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Variations, or parallels, of the iconic 1993 Topps Derek Jeter RC include a Gold version, an Inaugural Rockies and an Inaugural Marlins version, a miniature “Micro” version, and a seldom encountered blank-back version. The Gold version is a standard parallel that features gold foil over the nameplate and the Topps logo, and according to www.baseballcardpedia.com they were inserted one per wax pack, three per rack pack, five per jumbo pack, ten per factory set, 36 per 400 count collection box, and 1,000 per 12,000 count vending case. As of the date of this composition, there exist 163 PSA 10s from 2,866 submissions that have steadily increased in price over the last couple of years, now fetching between $400 and $500 in auction, while at BGS there are just 57 Gem Mint 9.5s and 2 masterpiece Pristine 10s from 2,097 submissions. The 1993 Topps Gold Derek Jeter Rookie Card is neither rare nor extremely condition sensitive, yet demand for the Midas-touched parallel continues to increase at a steady rate.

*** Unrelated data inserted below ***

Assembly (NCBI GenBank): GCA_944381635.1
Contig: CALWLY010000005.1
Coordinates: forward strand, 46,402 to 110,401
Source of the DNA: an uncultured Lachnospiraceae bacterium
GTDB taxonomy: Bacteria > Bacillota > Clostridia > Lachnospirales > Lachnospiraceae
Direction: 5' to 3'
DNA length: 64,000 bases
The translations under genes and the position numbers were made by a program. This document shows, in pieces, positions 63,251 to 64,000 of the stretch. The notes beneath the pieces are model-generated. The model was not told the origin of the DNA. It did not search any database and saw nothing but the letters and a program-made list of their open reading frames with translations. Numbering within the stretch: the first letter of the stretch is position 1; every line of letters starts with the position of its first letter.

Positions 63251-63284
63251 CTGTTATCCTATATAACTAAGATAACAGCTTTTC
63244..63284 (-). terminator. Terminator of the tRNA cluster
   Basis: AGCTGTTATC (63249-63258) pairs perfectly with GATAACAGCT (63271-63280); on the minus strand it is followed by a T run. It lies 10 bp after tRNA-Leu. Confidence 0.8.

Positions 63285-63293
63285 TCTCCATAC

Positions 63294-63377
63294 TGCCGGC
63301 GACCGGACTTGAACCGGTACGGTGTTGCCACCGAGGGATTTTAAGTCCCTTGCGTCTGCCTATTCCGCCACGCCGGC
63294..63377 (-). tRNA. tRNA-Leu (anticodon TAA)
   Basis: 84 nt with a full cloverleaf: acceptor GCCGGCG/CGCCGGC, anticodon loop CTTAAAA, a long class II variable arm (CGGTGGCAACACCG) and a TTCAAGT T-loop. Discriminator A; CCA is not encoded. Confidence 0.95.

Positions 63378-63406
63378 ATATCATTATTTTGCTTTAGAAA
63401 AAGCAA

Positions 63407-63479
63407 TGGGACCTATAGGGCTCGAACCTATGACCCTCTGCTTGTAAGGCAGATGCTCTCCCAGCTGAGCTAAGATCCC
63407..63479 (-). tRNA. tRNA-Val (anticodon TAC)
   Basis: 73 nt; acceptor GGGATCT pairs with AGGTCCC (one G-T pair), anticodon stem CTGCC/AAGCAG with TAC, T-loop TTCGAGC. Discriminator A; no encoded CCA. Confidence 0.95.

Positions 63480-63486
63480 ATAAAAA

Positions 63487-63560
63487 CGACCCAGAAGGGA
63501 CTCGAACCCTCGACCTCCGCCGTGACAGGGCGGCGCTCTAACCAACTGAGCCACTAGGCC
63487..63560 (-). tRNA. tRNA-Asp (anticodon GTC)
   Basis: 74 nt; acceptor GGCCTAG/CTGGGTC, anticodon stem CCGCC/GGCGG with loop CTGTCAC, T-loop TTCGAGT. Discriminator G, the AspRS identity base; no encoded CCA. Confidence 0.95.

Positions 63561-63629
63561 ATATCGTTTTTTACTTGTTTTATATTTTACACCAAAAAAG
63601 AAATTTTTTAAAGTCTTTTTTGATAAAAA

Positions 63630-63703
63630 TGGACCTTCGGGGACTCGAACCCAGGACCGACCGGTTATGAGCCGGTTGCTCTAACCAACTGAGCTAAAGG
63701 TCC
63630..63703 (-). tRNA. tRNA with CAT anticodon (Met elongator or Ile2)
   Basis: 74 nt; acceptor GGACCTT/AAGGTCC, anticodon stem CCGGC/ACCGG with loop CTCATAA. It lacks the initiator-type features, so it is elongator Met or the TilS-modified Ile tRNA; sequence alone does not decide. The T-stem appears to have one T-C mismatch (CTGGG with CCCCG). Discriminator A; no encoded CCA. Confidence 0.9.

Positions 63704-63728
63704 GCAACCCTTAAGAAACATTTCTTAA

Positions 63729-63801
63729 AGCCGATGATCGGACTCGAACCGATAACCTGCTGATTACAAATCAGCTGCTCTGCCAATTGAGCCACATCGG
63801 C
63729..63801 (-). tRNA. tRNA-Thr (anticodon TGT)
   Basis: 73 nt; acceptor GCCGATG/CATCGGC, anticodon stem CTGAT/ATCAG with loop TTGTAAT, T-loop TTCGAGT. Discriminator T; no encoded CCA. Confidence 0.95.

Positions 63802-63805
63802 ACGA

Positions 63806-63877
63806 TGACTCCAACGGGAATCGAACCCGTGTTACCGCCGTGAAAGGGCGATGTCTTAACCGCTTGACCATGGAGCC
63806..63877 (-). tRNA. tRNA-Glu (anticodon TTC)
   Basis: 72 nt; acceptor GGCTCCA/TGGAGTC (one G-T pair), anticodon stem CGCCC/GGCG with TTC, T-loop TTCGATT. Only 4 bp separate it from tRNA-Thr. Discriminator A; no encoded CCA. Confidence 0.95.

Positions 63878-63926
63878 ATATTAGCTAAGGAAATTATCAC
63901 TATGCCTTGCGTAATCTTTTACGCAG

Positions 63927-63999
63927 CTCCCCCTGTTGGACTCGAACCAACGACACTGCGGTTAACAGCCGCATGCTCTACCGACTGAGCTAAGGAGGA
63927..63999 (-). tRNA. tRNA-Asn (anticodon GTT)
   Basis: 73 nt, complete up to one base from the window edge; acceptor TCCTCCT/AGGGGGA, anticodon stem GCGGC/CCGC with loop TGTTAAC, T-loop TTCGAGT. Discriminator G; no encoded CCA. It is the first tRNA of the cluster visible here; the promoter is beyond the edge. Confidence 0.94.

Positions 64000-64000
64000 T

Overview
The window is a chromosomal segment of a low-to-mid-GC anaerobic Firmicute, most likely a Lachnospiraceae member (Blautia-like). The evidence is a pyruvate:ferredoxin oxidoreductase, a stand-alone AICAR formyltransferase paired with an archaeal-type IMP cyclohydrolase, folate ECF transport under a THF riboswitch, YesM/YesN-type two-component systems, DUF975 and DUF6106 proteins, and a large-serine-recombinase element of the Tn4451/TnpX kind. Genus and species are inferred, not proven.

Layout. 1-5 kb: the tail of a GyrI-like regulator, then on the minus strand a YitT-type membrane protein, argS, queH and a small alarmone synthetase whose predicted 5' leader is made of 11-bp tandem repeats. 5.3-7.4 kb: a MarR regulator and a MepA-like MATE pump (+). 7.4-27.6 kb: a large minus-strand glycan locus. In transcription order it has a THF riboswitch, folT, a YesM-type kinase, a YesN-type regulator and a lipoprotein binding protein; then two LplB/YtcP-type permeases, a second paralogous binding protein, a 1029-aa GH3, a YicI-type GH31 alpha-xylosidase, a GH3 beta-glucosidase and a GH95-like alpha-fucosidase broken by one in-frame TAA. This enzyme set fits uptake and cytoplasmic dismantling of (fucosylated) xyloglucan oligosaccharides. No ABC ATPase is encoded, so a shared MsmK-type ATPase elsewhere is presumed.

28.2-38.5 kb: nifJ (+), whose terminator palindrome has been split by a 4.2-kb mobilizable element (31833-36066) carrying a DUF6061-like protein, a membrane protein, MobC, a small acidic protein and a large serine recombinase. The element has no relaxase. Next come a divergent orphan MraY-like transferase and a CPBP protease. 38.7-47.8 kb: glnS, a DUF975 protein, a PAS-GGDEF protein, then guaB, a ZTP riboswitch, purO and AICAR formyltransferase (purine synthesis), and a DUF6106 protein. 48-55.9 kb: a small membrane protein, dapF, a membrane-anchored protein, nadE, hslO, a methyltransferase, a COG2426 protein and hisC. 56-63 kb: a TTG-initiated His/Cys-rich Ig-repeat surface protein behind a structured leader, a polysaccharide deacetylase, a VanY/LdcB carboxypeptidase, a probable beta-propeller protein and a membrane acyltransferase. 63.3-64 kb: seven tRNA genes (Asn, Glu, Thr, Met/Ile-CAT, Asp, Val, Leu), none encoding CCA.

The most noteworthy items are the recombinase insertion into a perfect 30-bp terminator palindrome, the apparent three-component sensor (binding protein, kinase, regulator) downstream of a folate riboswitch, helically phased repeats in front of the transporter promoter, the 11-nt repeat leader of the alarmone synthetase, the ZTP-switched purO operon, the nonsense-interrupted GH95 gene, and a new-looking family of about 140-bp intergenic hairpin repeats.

jeter lotFor collectors seeking true scarcity, at least relative to the 1993 Topps standard and Gold issues, there are the inaugural Rockies and Marlins versions, both of which appear identical to the standard issue except for the addition of a simple gold embossed stamp for each respective team. They were only available in factory set form at each team’s home stadium, where each team had the option of receiving as many as 10,000 sets, but actual production was reported at just 5,000 of the Rockies and 4,000 of the Marlins. To date, only 44 and 46 PSA 10s have been realized from 380 and 241 submissions, respectively, with just 22 and 29 BGS 9.5s from 168 and 126 submissions to Beckett and just a single BGS 10 Pristine for the Marlins version and none for the Rockies.  The Micro version was also available only in factory sets, and they are also somewhat scarce, at least in comparison to the regular issue, and they are extremely difficult to find with accurate enough centering and image registration to realize top grades, with PSA awarding just 12 PSA 10s from 247 submissions and BGS awarding 6 BGS 9.5s and zero BGS 10 Pristines from 77 submissions. The Blank Back version, finally, is most likely the product of printers scrap that somehow made it into circulation, and although it is not an officially recognized issue, it is the sort of scarce variation that advanced collectors covet.